Bonaire – Day 1 – Diving

I’m back from Bonaire. It seems like our trip flew by in the blink of an eye. Our first day was a travel day, and those are the necessary “evils” for anyone who travels. We started off early in the morning, leaving the house about 4:30 AM to catch our flight at 6:50 AM. First stop, Houston. We barely had enough time to get from one flight to the next, but after running across the airport, from one terminal to the next, we made in time to connect to our flight that took us straight into the airport, into the main part of the island, Kralendijk. By the time we landed and got ourselves situated, we were beat and we all turned in relatively early. But after that, we went for it with gusto and a vengeance. πŸ™‚

Bonaire is an extension of the Netherlands. Everyone there speaks 4 languages – Dutch, English, Spanish and language of the Caribbean Islands, Papiamento, which is a combination of Spanish, Portuguese, English, French, Taino Indian, and African languages. Bonaire has a complicated and colorful history. It has been a Dutch province since 1816.

We were welcomed to the island by these two lovely ladies in their original traditional island attire.

Today, the main industries are #1, by far the MOST lucrative of their industries, is tourism, especially dive tourism, followed by a very distant second with bird watchers and nature enthusiasts. The #2 industry for Bonaire is salt production for the world, followed by the #3 industry, shipping, but more on those later.

Bonaire is a diver’s paradise. If you are not a diver, most probably, you will not enjoy Bonaire. The whole island is one big dive site and is a beloved dive destination for divers from all over the world. This was our second time to Bonaire.

Because the whole island is one giant dive site, this is a popular sign saying “Beware, Divers crossing”.

Most of the dive sites look something like this, and the entrances and exits are NOT for the weak, in any way, shape or form. Once you get into the water, all is great, but getting in out and out is very challenging, to say the least. This was one of our favorite sites, Andrea I, and we dived it about 5 times in the course of a week. This was one of the easiest to enter and exit, but it was still an adventure. All of the shore dive sites are recognized by yellow rocks with the names painted on them.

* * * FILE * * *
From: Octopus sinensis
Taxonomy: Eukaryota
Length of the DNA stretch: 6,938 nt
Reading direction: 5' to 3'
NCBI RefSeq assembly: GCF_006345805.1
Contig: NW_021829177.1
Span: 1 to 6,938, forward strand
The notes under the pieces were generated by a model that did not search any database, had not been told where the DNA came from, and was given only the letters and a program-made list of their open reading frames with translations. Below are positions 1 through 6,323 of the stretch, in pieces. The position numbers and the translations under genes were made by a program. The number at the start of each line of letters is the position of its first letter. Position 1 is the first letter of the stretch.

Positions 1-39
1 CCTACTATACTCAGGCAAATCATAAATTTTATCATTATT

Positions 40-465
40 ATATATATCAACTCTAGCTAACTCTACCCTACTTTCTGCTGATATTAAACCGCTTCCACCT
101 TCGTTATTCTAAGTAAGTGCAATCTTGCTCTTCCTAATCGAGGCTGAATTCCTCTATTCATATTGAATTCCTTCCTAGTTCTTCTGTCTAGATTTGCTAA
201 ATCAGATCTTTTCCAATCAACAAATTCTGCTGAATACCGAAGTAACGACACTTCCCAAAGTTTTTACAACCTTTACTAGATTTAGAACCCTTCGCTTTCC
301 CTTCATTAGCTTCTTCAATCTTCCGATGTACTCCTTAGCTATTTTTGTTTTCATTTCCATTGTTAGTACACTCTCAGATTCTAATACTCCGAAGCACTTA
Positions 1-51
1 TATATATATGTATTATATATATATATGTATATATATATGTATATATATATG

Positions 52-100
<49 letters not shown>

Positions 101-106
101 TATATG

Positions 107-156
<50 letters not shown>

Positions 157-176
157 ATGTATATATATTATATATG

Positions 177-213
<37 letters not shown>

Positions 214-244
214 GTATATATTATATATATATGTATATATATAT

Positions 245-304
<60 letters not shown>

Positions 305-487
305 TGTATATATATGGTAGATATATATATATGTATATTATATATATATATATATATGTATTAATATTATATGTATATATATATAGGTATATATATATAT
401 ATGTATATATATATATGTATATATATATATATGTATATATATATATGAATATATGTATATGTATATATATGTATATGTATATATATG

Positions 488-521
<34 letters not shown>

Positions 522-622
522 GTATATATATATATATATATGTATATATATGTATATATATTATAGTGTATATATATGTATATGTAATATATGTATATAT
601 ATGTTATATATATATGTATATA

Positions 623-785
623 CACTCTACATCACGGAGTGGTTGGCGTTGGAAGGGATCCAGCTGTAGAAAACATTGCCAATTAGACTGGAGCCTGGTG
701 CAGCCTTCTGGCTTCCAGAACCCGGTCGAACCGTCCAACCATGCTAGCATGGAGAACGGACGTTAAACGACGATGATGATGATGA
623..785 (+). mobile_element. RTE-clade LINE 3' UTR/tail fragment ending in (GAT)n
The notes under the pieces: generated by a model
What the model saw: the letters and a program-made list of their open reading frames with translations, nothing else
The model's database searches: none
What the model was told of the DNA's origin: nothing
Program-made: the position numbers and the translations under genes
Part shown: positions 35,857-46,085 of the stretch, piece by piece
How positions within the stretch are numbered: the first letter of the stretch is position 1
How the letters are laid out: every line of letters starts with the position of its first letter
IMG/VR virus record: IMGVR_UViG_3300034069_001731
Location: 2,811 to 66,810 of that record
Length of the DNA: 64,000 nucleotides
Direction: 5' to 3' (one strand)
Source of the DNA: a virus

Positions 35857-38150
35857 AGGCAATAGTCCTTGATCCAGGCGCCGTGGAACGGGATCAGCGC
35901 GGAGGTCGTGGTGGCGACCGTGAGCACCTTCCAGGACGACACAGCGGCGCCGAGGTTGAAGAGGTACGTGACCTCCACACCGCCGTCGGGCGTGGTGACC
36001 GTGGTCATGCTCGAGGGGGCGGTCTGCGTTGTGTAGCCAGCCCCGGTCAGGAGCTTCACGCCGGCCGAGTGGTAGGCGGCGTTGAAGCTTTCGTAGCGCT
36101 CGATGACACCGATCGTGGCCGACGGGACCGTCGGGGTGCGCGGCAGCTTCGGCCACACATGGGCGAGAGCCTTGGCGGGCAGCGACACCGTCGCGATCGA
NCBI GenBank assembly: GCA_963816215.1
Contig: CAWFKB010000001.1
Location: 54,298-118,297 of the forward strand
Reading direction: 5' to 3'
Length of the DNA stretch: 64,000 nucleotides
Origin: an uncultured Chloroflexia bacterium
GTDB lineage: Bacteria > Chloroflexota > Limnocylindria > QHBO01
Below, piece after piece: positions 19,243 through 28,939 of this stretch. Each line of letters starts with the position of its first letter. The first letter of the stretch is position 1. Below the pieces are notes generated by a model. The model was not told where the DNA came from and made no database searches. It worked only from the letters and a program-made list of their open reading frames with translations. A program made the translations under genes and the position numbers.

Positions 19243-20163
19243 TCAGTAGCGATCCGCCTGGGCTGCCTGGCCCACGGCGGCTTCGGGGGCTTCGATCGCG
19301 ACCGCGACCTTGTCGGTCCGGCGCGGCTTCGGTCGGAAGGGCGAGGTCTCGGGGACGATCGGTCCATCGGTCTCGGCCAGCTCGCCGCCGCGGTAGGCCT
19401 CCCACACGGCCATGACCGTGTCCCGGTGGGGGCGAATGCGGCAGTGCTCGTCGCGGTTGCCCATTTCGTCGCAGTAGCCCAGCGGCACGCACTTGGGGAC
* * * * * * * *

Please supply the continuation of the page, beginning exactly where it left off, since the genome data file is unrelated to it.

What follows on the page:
This is NOT us, but it was us on many other occasions. Nancy took the prize for the most dives out of the three of us, with 30 to her credit for this trip. I had 26 and Larry had 25. I wanted more, but had a tummy bug for a little bit, and that prohibited my from accomplishing more dives on that day. We were shooting for 5 dives per day, and did pretty well with that goal too. For anyone who is a non-diver, this is a very aggressive dive schedule.

We did not dive 1000 Steps this time, but Larry and I have dived it before. We chose NOT to dive it this time because those steps are killer, especially with all of our gear, and it doesn’t help to have bad knees either. Nancy and I both have really bad knees, with three knee replacements and zero ACL’s between us, so 1000 Steps was definitely out for us. Legend has it that even though there are really only 87 steps from top to bottom, it seems like 1000 with all your gear on, and that is how it got its name.